The first step to recovery from these types of injuries is to find a competent hand surgeon, osteopathic physician or neurosurgeon to get a proper diagnosis.  Once you have a diagnosis from your physician, make sure you get a prescription for hand therapy.  Pain medications can have adverse effects, so take these with caution and only as prescribed by your physician. Surgery is a last resort and may only give temporary relief. From hand therapists, occupational therapists and physical therapists you will learn techniques including hot and cold transition baths, paraffin wax treatments, icing, wearing braces, wearing gloves, strengthening exercises, and ergonomics. These are far more useful than creating a dependence on medications. Keeping a log book or diary, documenting your pain and what activities you participated in that day that caused pain or lessened the pain is a helpful step to take. Hand message and relaxing activities come into play to help further your recovery process. Every therapist has a different approach, and some may work better than others for you, so do not hesitate to try a different hand therapist if the one you are using is not helping.  Education is key in treating these overuse injuries. Reading up on carpal tunnel and repetitive strain type injuries can give you the tools to help combat and eliminate your pain on a daily basis. An educated patient will recover quicker. Carpal tunnel syndrome and hand pain recovery will require changes in your life such as how you drive, bike, or even carry handbags or groceries. Any use of your hands will need to be examined and optimized to your new normal. Work changes such as computer ergonomics, different keyboards, input devices, chairs, desks, and other elements that require attention are important to prevent further damage. Electronic devices such as smartphones, iPods, gaming consoles, and computers can contribute to your hand pain. Touchscreens with their swiping gestures can cause undue hardship. Ergonomics and usage reduction are a must. Physician care, hand therapy, lifestyle, and work station changes are a collaborative approach to overuse injuries. All areas must be considered to have successful recovery without reoccurrence. Experts at The Compass Rehabilitation Center can review your concerns and options with you.

Pranayama: Stress Relief Yoga Breathing Technique


May 14, 2012

Medical experts have long suggested that stress plays an important part in impacting our ability to function at maximal levels. Studies have shown that stress plays an important role in producing hormonal imbalance. This hormonal imbalance in the body can produce pain, muscle tension, soreness and anxiety attacks. Therefore stress relief can be an important step towards prevention as well as management to improve physical performance and quality of life.

The word Pranayama is derived from 2 Sanskrit words “Prana” meaning life force/vital energy/the breath and “Ayama” meaning control. Pranayama is a controlled breathing technique that helps in maintaining energy flow and balance in the body. Breathing is a very important element of life and controlled breathing is necessary for all kinds of successful exercises.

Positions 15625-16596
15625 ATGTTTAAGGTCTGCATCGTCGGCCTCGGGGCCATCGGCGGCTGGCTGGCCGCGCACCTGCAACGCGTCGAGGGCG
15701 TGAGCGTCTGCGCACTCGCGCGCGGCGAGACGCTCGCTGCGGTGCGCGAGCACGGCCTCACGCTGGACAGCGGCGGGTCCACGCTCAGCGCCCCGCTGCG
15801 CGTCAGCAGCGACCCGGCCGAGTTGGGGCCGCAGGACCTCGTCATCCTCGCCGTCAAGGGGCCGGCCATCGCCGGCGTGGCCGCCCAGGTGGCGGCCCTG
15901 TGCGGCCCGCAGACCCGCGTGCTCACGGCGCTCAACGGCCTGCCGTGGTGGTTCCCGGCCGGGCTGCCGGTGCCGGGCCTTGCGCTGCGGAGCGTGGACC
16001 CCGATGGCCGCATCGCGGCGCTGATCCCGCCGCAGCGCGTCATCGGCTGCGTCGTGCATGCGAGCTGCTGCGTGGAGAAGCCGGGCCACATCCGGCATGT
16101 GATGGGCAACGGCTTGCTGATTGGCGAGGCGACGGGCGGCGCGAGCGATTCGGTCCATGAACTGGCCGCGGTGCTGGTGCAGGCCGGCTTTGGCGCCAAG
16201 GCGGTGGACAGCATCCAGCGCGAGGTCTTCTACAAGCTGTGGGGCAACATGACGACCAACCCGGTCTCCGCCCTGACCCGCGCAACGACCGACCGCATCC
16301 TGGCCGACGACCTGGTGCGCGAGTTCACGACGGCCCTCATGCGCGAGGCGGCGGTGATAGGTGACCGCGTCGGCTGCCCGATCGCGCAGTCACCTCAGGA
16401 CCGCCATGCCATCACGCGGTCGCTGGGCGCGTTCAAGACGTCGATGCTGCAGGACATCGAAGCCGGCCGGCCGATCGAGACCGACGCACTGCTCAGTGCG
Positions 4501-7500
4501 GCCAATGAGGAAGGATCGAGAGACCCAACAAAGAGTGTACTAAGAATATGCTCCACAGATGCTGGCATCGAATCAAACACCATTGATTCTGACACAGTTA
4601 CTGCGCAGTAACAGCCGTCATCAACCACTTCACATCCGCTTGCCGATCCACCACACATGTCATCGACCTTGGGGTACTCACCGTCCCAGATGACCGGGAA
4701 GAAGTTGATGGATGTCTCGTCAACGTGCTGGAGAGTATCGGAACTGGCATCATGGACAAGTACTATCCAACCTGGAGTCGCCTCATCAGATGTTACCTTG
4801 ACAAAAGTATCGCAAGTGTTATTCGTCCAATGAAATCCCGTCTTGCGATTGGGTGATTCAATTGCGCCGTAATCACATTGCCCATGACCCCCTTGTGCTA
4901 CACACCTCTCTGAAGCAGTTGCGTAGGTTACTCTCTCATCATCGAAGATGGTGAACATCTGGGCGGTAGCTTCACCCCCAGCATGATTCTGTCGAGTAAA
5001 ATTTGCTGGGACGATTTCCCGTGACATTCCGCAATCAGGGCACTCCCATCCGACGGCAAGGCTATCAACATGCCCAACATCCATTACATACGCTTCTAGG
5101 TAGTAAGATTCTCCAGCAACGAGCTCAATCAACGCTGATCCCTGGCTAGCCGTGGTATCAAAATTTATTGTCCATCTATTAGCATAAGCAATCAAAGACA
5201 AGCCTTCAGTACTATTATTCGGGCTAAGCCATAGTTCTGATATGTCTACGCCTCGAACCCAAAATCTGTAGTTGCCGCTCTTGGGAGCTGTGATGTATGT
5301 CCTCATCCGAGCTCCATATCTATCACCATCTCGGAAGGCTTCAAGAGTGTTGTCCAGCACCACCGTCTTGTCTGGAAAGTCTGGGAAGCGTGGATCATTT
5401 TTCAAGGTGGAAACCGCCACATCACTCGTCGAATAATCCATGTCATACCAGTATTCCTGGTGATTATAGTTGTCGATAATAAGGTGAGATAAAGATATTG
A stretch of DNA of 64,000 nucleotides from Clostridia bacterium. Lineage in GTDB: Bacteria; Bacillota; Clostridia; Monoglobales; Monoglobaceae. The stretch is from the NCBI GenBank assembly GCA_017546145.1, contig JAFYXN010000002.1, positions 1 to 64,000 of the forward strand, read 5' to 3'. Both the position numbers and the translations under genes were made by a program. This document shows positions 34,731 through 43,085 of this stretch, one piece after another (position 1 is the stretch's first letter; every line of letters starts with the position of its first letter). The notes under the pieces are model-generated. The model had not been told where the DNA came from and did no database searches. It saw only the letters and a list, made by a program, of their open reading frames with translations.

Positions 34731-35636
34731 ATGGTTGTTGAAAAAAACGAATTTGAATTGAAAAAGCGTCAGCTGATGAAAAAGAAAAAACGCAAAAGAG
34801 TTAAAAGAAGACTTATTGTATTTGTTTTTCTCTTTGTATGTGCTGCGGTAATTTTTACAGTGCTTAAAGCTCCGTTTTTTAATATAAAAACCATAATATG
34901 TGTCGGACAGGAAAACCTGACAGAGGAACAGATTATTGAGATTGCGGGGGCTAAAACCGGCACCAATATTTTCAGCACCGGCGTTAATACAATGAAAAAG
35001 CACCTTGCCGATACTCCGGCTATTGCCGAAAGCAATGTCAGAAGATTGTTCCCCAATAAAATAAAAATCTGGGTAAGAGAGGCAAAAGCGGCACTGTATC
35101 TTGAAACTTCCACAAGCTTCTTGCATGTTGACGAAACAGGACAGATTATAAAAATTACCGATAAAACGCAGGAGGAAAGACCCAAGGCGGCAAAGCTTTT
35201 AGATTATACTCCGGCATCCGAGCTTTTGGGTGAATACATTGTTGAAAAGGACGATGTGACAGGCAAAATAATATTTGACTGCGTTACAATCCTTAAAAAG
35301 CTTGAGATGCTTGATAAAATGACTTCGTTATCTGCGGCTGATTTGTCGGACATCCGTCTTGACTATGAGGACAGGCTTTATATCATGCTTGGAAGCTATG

Proper respiration/ breathing provides energy to different body systems/parts as well as removes toxic waste products from our body. This promotes relaxation. Pranayama helps in maintaining oxygen and carbon dioxide balance in our body and thereby connects our body, mind and spirit. An individual under stress or stressful conditions usually does not pay much attention to proper breathing, and this can lead to fast and shallow breathing. The result can be oxygen deprivation, which increases negative energy and stress in the body.

Benefits of Pranayama:

Proper respiration is a critical part of an individual’s life. Pranayama allows an individual to breathe fully and deeply, which helps in improving lung capacity, oxygen saturation as well as optimal functional ability.

  • Pranayama increases an individual’s ability to concentrate by relieving stress as well as promoting relaxation, harmony and peace of mind.
  • Many believe that Pranayama prevents initiation or progression of any pathological or disease conditions.
  • Pranayama also improves one’s self-control.
  • Pranayama helps to remove body waste products/toxins.
  • Pranayama improves the rate of metabolism of the body and has been show to help digestion.

In our daily life, we use many relaxation techniques to relieve stress. Pranayama is a deep breathing yoga technique; which is easy to understand, less time consuming and also supported by various peer reviewed studies and articles.

Things to keep in mind while performing Pranayama:

  • Do not hold the breath during this exercise.
  • Pranayama techniques are best done on an empty stomach (Morning hours or one or two hours after a meal).
  • Move at your own pace and modify the poses as needed in order to maintain alignment and easy breathing in every pose.
  • If you feel any discomfort, dizziness or pain during your practice, either modify the pose so that you are comfortable or take a few moments to rest.
  • It is very important that you listen to your body and practice Pranayama techniques in the manner that is the safest and most comfortable for you.